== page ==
Until the 20th century, it was common among nations to practice formal censorship and not freedom of expression. Critics were incarcerated, presses were shut down while authors were forced into exile and the written or artistic works of artists were censored.
Freedom of expression was given its due importance with the appearance of authoritarian regimes, as for instance Adolf Hitler’s Germany and Joseph Stalin’s Soviet Union, among others. In these countries freedom of expression was reduced to its simple meaning and was completely banned and repressed.
In such regimes, the reigning party not only exerted total control over expression but it also make use of the media to manipulate and direct citizens’ thoughts and opinions through the use of misinformation, indoctrination, condemnation and social compliance.
It was under such regimes that the concept of freedom of expression was duly recognized as being an essential right of humans as they were deprived of it and saw its consequences. It was after the defeat of Nazi Germany that freedom of expression joined the realm of core freedoms that are now protected as universal standards (Article 19 of the Universal Declaration of Human Rights).
EUROPEAN COURT OF HUMAN RIGHTS VIEWS ON FREEDOM OF INFORMATION 
Article 10 of the European Convention for the protection of Human Rights and fundamental freedoms protects freedom of expression. This article was used by the European Courts of Human Rights to explain that this article forbid any government from preventing an individual from gaining access to information that others have the desire and willingness to share with him. It is noted that though article 10 do not make it a must for any government to share information to an individual, in these three cases it has been held that any failure to satisfy the want of information was deemed to have been an obstruction to the private life of the individual if these countries are under a positive obligation to ensure respect for these rights.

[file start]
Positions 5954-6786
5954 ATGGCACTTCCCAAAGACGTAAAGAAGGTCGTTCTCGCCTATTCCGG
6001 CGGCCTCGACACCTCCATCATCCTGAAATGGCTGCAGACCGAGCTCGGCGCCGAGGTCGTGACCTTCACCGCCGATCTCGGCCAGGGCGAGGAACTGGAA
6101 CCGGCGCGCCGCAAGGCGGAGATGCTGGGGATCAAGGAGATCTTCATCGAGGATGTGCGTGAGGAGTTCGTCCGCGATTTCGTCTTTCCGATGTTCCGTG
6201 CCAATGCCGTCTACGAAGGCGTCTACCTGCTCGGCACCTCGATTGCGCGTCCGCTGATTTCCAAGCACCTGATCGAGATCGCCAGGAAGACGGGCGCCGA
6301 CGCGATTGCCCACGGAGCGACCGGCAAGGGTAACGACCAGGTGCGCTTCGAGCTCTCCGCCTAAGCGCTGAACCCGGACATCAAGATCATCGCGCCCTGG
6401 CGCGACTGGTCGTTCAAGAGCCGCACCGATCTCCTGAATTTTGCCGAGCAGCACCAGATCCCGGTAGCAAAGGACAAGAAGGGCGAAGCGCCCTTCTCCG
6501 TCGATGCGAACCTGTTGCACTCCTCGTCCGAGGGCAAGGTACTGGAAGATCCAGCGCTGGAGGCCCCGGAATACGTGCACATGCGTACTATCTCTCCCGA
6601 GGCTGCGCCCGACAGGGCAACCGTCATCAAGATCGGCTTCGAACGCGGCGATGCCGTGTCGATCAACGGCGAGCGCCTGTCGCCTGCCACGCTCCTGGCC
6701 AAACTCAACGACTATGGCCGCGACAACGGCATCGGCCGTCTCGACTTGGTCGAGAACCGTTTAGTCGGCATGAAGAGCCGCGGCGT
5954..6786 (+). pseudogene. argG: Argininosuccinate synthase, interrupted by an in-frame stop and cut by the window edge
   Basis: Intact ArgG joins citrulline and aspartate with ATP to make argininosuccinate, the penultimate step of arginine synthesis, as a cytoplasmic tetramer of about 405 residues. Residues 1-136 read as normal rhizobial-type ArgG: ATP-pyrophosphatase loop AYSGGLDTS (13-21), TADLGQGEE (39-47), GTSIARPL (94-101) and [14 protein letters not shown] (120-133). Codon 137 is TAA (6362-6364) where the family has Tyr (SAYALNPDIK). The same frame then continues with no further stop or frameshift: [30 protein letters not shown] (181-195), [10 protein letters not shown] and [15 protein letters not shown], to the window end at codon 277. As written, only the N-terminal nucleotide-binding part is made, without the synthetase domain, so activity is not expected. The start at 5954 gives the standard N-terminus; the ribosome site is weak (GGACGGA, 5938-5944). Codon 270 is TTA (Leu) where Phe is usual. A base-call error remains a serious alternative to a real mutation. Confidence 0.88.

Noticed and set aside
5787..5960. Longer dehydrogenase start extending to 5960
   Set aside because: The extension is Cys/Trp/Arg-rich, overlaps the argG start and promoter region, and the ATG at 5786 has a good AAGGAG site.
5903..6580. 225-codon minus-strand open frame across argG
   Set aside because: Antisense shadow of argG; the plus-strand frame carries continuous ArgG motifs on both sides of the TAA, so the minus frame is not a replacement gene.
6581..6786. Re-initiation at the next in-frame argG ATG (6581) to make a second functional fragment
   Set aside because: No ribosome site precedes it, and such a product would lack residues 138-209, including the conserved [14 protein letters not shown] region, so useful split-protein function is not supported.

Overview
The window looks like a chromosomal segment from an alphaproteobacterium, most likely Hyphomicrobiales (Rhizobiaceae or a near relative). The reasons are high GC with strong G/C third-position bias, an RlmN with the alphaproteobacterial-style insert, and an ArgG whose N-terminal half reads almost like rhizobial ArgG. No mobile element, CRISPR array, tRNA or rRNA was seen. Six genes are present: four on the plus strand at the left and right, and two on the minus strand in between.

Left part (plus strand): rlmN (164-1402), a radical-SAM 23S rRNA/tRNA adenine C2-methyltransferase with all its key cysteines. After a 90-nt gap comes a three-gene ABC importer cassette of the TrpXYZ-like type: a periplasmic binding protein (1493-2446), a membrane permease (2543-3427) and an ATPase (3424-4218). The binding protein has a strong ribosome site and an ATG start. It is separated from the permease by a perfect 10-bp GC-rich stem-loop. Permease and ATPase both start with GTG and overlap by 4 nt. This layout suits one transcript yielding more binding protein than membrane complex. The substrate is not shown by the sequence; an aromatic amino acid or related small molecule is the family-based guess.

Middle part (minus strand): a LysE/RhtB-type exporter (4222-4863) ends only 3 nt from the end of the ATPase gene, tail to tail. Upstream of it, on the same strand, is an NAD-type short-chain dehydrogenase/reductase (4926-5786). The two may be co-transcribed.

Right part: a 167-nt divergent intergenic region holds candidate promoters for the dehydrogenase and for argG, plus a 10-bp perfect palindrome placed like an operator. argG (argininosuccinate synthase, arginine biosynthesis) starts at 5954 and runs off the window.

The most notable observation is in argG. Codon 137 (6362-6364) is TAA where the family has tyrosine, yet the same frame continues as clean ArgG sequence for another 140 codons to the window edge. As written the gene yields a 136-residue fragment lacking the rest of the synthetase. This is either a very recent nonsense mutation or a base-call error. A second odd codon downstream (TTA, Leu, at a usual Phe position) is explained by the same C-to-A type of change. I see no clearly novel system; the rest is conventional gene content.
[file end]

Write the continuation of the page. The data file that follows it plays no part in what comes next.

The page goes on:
. In the Gaskin case, where the applicant claimed that the refusal to access to his personal and confidential information from the Council violated article 8 (right to a private life) by failing to meet its positive obligation to give him access to the requested information, the Court held that an individual had a right to access records held by a local authority relating to the period while he was in foster care. The court had held that the refusal of the local authority to grant the applicant access, without any kind of independent scrutiny to determine the genuineness of the confidentiality claim amounted to an infringement of the right to a private life in Article 8.  In the most recent case, Guerra, the Court went even further, holding that the government was under an obligation to provide certain environmental information to residents in an ‘at-risk’ area, even though it had not yet collected that information. 
1.3Stuart Mill view on freedom of expression
British philosopher Stuart Mill stated in his book, On Liberty  , that there are three main reasons as to why the hindrance and repression of ideas and opinions which are against majority thinking is wholly and totally unjustified and wrong. He founds three points;